And art clearly has not been independent of scientific advancement either. Again, it’s not severable. Our scientific understanding expands as our perceptions expand. It’s the triggering of the nodes in the web. Those changing perceptions not only drive further scientific advancement but also affect artistic expression.

But what is art if not a reflection of the complexity of a culture? Culture itself is communication. Culture is the ultimate purveyor of human understanding. Because of it we care about the pursuit of knowledge.

Consequently, there is a feed-back loop at work here between cultural and scientific advancement. Please don’t let the only art and literature enriching the minds of our young scientists and engineers be what’s found in quick-to-market video games and TV commercials. Imagine fine art as its own form of thought experiment, a pattern with unlimited application—a dynamic message pointing in a million directions and teasing us out of ordinary thought.

Next: Cultural divides.

Essential to any culture’s advancement is the free flow of communication, including the sharing between cultures. Alexander the Great’s first roads to the orient and the standardization of roads in the Roman Empire are great examples. The printing press—we all know that one. The Internet—obviously.

We have all of that and more. So what’s holding us back?

Cultural divides still do. We choke off valuable conduits of information when we reject other cultures. Inaccessibility to other cultures’ art through prejudice or censorship hurts intellectual advancement.

Do I think we should blend together to cure the divide, that we should all be the same?

Absolutely not! No, we’d lose everything that is wonderful.

So what is the essence of the divide then?

It has to be our instinct to mistrust other cultures, not the fact that they differ. We need their art because it differs. This mistrust is an emotional noise that disrupts the delicate composition of the whole. There is an uber-culture we all share, and under it, we should be able to paint and sing and tinker together, among the stars.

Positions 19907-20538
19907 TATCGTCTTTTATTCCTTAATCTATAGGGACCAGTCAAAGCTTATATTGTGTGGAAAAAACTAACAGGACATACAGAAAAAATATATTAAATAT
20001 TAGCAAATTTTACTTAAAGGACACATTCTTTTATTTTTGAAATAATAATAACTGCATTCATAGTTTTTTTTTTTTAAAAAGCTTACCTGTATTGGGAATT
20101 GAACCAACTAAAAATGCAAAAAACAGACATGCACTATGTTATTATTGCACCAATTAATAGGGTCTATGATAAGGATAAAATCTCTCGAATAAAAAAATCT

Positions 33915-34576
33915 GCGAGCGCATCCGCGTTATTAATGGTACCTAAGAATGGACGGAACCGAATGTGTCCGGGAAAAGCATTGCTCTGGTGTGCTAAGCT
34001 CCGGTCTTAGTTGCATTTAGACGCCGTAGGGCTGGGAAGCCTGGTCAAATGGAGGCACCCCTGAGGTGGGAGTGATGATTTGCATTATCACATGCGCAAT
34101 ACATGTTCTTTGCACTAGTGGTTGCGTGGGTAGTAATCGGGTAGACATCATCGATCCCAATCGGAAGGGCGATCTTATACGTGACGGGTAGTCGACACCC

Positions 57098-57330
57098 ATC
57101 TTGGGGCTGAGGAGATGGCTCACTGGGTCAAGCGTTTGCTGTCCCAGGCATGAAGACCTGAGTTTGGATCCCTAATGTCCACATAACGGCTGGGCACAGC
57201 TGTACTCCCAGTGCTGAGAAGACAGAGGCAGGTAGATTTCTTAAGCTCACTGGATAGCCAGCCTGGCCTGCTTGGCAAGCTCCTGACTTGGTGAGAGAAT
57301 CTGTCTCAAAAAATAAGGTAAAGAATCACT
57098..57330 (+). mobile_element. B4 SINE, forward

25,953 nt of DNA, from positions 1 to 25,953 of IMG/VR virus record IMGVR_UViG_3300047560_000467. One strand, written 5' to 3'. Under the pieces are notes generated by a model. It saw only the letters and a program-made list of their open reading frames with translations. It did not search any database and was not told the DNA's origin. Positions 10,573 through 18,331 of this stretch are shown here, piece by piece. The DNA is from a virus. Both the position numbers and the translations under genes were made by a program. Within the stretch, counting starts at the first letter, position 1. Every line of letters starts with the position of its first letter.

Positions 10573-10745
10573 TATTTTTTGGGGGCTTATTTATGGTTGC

Isn’t the story of the Tower of Babel a sad one? A cursed people previously united could no longer communicate with one another and so they could no longer build their tower. And then they scattered. After scattering, they no longer trusted one another. That’s sad.

On hearing the story as a child, I felt sorry for them that they had been punished in this way—hobbled, if you like. It was a story designed to make us sad and leery, to teach a lesson. I wished, when I heard the story, that God would forgive the people of the tower and restore them to their natural state, for it seemed they had been so accomplished before. I wanted them to thrive instead of shrieking nonsense out windows, unable to finish their great work. What if the curse could be undone? This is how a child thinks.

Mankind continues to dream itself into being. I say that more exposure to art would make our innovators better dreamers.

But we won’t know our full potential until we forgive ourselves, release the curse, and get on with exploring the universe together. In short, until we share all our art.

I’m not hopeful. I suspect this division is too instinctive, too deeply rooted in our psyches. It won’t be overcome… unless perhaps we can all somehow learn to quiet that particular part of the brain for a while, the part that distinguishes between self and other, the way certain meditation adepts can? Or unless we force unity politically under a world nation in pursuit of a common enterprise?

No, something’s missing. You really can’t circumvent human nature…. You have to co-opt it….

In conclusion: We as a species will continue to hobble along intellectually until we have a world nation and release this cultural dam, and we will never have a world nation until we have… another world.

Done! Problem solved. Let’s bypass the whole issue and colonize Mars.

—This is what I was thinking in the shower this morning. I thought it might do for a post.

2 Replies to “What I Was Thinking In The Shower”

  1. Interesting post Dawn! I am all for anyone studying art. I think the scientific method requires a holistic view to be done well anyway. Having too narrow a focus can produce a lopsided, not to mention incomplete, view of reality.

    Looking forward to more shower inspired posts from you. 🙂